About Diabetes and Cardiovascular Disease

Diabetes & Cardiovascular Disease Toolkit

Overview & Background: Diabetes and Cardiovascular Disease

According to estimates from the Centers for Disease Control (CDC), more than 30 million American adults have diabetes and type 2 accounts for 90% - 95% of diagnosed cases. With type 2 diabetes, the body cannot produce enough insulin or the insulin produced cannot be used properly. Insulin is a hormone made by the pancreas that helps transport glucose (blood sugar) from the food you eat to your cells for energy. When glucose builds up in the blood, it causes damage to the blood vessels, which can affect various parts of the body including the heart. Many people are unaware that having diabetes means a greater risk of heart disease and related problems.

What is CVD?

Cardiovascular disease (CVD) is the most common cause of death among adults with diabetes. This broad term covers a variety of problems involving damage to the heart and blood vessels. In many cases, the problems are the result of the narrowing or hardening of the arteries causing restriction of blood flow to critical areas of the body. For example:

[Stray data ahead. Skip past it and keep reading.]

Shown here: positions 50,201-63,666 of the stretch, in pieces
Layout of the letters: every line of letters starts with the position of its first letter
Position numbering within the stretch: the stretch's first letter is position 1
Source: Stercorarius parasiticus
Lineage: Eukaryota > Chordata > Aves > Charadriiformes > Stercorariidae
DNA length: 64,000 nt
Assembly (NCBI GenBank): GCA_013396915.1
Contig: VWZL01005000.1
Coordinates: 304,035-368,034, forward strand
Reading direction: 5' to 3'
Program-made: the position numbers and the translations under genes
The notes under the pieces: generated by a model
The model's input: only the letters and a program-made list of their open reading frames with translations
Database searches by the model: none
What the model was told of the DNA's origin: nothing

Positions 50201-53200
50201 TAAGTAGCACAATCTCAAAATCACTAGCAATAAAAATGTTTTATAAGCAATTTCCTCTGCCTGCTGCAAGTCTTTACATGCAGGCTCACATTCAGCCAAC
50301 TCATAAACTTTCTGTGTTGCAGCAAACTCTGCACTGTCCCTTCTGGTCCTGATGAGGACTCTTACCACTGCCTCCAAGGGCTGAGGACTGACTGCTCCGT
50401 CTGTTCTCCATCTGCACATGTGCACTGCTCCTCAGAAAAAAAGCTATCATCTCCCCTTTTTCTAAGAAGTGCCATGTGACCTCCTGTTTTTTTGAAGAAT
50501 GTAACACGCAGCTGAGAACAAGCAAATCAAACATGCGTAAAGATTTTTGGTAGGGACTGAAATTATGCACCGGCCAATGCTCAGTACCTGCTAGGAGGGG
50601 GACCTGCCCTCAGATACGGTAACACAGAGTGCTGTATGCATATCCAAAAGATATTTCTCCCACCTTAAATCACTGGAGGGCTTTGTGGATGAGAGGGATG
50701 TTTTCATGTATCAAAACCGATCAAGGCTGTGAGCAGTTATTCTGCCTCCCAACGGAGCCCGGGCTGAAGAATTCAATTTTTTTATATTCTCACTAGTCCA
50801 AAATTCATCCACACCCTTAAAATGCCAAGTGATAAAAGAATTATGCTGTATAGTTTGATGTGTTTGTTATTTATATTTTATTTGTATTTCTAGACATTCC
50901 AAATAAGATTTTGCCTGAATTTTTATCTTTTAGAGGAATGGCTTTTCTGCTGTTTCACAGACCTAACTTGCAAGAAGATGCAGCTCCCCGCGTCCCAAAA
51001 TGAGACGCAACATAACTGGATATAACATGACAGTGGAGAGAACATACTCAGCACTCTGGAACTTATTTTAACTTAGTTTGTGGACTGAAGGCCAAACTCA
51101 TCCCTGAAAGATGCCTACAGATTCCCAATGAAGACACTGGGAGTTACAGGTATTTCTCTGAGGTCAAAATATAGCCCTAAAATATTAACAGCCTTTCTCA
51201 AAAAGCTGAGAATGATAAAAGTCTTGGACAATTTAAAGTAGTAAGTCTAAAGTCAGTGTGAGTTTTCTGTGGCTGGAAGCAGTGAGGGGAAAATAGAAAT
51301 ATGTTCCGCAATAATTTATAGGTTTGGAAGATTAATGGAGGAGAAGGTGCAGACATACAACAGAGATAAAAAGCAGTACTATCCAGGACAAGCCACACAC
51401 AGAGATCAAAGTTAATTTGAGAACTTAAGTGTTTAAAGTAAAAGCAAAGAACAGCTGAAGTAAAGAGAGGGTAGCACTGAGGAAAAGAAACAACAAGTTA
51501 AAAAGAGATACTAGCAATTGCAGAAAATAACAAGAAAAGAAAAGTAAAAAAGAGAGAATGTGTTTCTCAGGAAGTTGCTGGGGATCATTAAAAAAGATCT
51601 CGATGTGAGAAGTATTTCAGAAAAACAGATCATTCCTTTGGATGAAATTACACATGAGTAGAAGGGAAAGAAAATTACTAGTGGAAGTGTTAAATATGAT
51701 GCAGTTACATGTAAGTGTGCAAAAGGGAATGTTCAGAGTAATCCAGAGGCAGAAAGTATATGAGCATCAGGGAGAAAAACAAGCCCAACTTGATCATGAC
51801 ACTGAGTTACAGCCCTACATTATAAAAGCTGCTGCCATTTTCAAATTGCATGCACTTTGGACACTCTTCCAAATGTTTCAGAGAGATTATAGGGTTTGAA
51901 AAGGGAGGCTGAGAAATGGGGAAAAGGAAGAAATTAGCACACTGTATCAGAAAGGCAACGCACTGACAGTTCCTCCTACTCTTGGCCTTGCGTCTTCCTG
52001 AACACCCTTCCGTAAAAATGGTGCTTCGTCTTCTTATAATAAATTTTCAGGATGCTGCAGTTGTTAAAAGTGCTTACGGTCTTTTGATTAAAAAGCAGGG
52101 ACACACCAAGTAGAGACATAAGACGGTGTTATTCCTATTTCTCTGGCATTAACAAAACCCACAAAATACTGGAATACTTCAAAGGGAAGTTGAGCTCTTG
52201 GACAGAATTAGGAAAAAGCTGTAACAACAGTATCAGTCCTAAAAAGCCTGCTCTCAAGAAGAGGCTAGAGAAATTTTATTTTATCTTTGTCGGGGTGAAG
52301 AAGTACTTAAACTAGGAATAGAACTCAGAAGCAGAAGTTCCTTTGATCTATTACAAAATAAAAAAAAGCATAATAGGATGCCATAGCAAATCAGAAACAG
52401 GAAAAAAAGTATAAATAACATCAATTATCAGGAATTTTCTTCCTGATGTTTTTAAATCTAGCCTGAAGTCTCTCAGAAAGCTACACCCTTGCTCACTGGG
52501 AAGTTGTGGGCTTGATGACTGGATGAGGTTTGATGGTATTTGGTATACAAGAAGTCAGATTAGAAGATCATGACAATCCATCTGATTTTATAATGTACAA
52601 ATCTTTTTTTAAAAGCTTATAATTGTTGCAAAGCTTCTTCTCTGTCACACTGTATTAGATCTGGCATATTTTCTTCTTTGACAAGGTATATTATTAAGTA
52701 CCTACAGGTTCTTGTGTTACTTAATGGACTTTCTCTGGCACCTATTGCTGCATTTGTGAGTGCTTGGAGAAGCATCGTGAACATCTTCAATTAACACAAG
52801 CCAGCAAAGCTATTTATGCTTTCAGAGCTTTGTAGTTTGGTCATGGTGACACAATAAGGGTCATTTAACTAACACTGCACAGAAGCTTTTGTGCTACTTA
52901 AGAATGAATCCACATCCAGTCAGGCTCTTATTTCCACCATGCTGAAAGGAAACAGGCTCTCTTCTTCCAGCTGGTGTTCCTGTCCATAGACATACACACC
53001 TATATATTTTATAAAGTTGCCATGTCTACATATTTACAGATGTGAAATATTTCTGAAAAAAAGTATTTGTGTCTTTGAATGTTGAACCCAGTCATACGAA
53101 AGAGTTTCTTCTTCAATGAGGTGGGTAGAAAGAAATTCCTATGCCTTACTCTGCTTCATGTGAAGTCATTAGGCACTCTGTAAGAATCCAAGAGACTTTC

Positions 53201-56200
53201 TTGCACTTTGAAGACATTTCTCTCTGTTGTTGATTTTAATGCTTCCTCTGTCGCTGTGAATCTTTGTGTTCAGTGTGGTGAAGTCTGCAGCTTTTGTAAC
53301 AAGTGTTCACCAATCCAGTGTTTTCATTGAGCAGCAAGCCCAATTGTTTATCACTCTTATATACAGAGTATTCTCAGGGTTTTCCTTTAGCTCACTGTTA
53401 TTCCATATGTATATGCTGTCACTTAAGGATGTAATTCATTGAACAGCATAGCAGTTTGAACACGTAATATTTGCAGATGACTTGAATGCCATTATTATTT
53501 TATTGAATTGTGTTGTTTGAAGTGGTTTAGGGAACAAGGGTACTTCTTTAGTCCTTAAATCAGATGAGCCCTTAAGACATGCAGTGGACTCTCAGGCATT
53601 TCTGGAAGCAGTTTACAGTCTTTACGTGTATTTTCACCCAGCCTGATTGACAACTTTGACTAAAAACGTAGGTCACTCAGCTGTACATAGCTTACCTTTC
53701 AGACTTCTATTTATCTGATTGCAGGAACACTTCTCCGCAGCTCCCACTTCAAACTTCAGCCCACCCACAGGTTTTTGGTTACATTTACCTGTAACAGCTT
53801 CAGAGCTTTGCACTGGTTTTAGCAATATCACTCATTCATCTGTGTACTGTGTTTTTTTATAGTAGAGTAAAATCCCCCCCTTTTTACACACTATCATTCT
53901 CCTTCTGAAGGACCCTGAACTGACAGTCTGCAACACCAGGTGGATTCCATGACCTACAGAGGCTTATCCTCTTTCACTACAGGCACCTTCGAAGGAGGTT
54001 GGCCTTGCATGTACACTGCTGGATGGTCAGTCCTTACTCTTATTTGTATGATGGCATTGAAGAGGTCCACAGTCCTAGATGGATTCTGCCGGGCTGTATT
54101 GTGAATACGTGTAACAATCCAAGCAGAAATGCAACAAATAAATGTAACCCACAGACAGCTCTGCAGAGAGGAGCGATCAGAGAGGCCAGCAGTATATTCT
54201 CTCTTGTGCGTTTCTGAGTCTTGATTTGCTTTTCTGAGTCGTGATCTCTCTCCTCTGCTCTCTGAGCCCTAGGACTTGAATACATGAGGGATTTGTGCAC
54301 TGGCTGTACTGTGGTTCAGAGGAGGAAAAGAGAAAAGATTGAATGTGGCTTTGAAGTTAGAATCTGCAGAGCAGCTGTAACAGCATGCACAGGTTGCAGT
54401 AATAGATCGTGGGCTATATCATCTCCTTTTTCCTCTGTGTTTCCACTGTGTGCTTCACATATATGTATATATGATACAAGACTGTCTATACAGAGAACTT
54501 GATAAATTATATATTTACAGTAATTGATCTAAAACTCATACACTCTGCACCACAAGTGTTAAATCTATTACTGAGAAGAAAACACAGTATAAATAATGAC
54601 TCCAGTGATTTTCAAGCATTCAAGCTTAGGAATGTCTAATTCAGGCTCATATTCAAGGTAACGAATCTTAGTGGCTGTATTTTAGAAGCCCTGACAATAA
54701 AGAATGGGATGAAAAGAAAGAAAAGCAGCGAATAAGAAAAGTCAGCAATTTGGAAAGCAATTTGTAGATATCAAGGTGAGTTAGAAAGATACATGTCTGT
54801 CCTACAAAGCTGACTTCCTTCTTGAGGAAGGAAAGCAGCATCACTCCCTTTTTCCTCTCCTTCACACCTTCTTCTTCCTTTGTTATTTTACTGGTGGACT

When compared with people who don’t have diabetes, people with diabetes are at a higher risk for developing heart disease and may develop it at a younger age. They are also more likely to have existing risk factors (in addition to high blood glucose) that can contribute to heart disease, including high blood pressure and high cholesterol.

CVD contributing factors: Even when blood sugar is under control, people with diabetes still have a significantly greater risk of developing heart disease due to other risk factors that are often present. Some, like age, gender and family history, are not controllable. Others are within an individual’s control to change, including:

  • Smoking
  • High blood pressure
  • Abnormal cholesterol and high triglyceride levels
  • Obesity and belly fat
  • Lack of physical activity
  • Poorly controlled blood sugar

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